About 30 minutes went by before one more reasonable guy came over and asked for 15. I told him we wouldn't budge on 10, and he reluctantly agreed. We threw our gear on and we were finally on our way. The journey was nowhere near 7kms, probably closer to 3, but by this stage we just wanted to get into a warm bed.

We were actually really lucky, finding a guest house with someone awake within about 5 minutes. We dropped our gear and just crashed for about 5 hours.

Right, so Luang Prabang. A small city surrounded by two rivers and wild jungle. It is a really beautiful, relaxed spot. We spent a lot of time just wandering around, drinking fruit shakes, admiring the views along the river. buying tourist crap from the awesome night market. and drinking beer while watching the sun set over the hills.

Like every other city we have visited in SE Asia, Luang Prabang is full of temples. But the difference here is they charge you to get in to a lot of them. It is not a lot of money, but if you want to see a few it adds up. We decided to flag most of them, after seeing the White Temple (which was free!), normal temples just doesn't measure up any more.

Across the river from the main city is a more primitive style of life. Basic, small villages with dirt roads, people going about their daily lives. It was actually my favourite part of the city; wandering around the small trails in amongst the locals. There are several temples, but again, they all charge you to go in. We did check out one though, mainly because the ticket included a visit to a cave. The cave was pitch black, and the small torches provided were really not up to the task. Inside the stairs seem to keep going down into the depths forever. In several places there are parts of old broken Buddha statues. It is all pretty creepy really.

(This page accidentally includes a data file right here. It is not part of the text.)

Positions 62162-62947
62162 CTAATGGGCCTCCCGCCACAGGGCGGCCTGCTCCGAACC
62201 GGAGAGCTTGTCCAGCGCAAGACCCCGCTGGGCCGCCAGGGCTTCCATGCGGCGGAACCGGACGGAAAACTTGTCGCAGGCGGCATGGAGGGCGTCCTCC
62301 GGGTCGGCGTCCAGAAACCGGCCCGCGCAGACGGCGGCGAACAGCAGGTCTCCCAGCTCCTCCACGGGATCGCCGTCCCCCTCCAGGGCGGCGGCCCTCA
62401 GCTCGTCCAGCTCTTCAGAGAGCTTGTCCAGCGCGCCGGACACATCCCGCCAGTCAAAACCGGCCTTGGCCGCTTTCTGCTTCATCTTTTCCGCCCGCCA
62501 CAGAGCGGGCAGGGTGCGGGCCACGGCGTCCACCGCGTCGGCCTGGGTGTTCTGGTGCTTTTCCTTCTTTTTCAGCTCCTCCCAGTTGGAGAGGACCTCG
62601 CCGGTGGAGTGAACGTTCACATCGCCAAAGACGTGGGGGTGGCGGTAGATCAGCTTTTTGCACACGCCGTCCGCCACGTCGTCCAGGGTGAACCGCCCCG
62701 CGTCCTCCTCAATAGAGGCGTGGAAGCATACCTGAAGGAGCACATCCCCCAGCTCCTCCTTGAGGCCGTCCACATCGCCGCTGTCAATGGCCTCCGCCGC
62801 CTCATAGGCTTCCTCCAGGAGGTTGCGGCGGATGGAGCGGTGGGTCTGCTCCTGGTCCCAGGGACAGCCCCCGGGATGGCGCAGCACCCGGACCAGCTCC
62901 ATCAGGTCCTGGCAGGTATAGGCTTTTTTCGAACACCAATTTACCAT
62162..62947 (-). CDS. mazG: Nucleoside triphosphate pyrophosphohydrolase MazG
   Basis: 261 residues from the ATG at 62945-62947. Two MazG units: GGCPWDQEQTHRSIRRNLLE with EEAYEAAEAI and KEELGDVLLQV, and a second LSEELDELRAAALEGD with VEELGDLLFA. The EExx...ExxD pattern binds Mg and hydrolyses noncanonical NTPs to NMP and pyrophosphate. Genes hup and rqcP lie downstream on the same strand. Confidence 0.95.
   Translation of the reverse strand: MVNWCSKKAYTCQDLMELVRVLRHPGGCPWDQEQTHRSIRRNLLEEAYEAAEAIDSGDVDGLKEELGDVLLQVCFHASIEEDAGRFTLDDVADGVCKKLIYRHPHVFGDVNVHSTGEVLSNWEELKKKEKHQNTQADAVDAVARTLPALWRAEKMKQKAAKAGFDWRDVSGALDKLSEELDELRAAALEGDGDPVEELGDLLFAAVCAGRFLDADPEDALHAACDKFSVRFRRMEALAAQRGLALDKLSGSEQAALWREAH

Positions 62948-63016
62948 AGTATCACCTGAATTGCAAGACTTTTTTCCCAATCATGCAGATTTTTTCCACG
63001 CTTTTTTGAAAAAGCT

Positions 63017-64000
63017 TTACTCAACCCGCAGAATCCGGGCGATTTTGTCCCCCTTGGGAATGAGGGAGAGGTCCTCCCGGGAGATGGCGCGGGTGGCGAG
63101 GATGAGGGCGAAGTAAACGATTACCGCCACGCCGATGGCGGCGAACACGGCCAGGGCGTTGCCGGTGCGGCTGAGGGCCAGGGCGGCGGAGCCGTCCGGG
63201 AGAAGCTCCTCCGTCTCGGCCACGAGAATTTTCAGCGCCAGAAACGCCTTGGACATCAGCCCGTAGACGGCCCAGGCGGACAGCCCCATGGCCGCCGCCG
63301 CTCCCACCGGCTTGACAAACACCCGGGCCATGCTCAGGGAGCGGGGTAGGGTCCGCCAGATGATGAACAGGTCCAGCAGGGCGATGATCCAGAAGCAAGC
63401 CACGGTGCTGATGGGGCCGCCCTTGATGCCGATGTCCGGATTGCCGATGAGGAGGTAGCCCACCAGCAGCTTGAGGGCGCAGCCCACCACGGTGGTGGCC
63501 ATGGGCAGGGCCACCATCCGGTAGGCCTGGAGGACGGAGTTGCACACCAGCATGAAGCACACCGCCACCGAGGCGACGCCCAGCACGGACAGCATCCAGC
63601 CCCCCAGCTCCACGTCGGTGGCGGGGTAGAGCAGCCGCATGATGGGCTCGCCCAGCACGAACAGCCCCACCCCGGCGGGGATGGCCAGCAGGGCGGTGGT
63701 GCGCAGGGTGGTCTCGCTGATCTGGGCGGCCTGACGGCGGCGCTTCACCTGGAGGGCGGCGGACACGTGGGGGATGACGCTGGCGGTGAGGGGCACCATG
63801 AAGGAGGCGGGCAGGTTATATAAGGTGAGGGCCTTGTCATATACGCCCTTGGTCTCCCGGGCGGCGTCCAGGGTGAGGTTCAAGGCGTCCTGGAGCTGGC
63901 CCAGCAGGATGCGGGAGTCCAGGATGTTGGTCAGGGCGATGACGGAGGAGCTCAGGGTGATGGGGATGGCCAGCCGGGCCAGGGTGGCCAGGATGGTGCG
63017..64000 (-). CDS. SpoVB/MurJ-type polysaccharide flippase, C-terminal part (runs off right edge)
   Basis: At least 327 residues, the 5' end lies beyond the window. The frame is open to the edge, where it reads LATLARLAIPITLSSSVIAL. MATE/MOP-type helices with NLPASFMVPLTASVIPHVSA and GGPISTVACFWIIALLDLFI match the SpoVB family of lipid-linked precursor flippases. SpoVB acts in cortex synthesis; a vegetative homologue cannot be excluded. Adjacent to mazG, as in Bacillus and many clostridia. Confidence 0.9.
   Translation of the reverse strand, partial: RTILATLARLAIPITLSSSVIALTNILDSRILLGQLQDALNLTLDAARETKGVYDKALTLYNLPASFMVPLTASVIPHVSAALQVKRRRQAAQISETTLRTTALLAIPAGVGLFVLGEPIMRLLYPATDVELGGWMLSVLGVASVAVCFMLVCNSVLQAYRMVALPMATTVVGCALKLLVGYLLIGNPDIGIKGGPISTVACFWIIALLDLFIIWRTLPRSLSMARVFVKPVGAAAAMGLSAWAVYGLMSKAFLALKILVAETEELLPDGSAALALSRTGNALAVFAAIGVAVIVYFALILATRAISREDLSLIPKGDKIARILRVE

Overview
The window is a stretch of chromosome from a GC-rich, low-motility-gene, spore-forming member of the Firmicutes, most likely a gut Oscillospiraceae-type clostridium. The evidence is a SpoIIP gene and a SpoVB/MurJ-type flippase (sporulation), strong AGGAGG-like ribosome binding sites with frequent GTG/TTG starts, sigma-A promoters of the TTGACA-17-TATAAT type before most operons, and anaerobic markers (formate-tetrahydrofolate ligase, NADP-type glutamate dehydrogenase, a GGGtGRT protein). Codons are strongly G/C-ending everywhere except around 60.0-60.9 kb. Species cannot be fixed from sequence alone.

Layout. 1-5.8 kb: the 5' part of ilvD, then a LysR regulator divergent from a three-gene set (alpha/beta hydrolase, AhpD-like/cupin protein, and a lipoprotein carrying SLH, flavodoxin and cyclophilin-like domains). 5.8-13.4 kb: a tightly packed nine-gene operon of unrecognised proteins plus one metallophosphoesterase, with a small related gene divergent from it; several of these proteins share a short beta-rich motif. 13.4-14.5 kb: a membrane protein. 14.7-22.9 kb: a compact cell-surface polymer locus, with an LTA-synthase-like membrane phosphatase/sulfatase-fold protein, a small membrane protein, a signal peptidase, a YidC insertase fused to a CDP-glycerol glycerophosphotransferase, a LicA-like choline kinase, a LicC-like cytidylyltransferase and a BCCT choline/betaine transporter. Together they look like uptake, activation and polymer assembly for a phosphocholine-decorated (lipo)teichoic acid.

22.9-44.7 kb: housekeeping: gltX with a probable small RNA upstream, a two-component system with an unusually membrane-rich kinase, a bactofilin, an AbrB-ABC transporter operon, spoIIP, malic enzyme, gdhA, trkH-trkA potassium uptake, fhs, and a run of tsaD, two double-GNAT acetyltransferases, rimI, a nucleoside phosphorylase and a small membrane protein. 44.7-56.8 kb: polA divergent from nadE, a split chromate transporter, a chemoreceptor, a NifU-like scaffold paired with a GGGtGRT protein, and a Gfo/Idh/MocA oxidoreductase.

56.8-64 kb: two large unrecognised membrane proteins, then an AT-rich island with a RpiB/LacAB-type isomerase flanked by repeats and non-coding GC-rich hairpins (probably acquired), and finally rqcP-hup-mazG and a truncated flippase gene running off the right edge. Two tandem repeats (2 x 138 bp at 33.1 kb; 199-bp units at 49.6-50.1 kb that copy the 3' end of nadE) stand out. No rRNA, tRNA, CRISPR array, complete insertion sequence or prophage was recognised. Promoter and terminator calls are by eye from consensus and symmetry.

We also climbed the Phu Si hill, which provided really nice views out over the river. We did not explore the very top; surprise surprise, they wanted to charge you to go up, but it was nice enough from half way.

There are a couple of nice attractions out of the city, including some beautiful waterfalls and caves. As usual, to go with a group is crazy expensive, so we planned to hire a scooter and do it ourselves (as we have many times before). Problem, in Laos it is extremely expensive to hire a scooter. I'm talking around US$20/day. The most I have paid until now was $6 and I thought that was a rip-off. It would have actually been cheaper to go on the tour that it would be to hire the bike, so needless to say, we didn't do either. I'm sure there are plenty of other caves and waterfalls in this country.

Final thought; we though Laos was going to be cheap, but it turns out it is more expensive than Thailand! Making it the most expensive country we have visited in SE Asia. Accommodation is US$7+, a basic main is about $4, and transport cost us about $15 for a 5 hour trip. Yeah, it doesn't sound like much, but when you are used to paying about 1/3rd that, it is hard to adjust.

From here we move on to Vang Vieng. Tubing; it's on!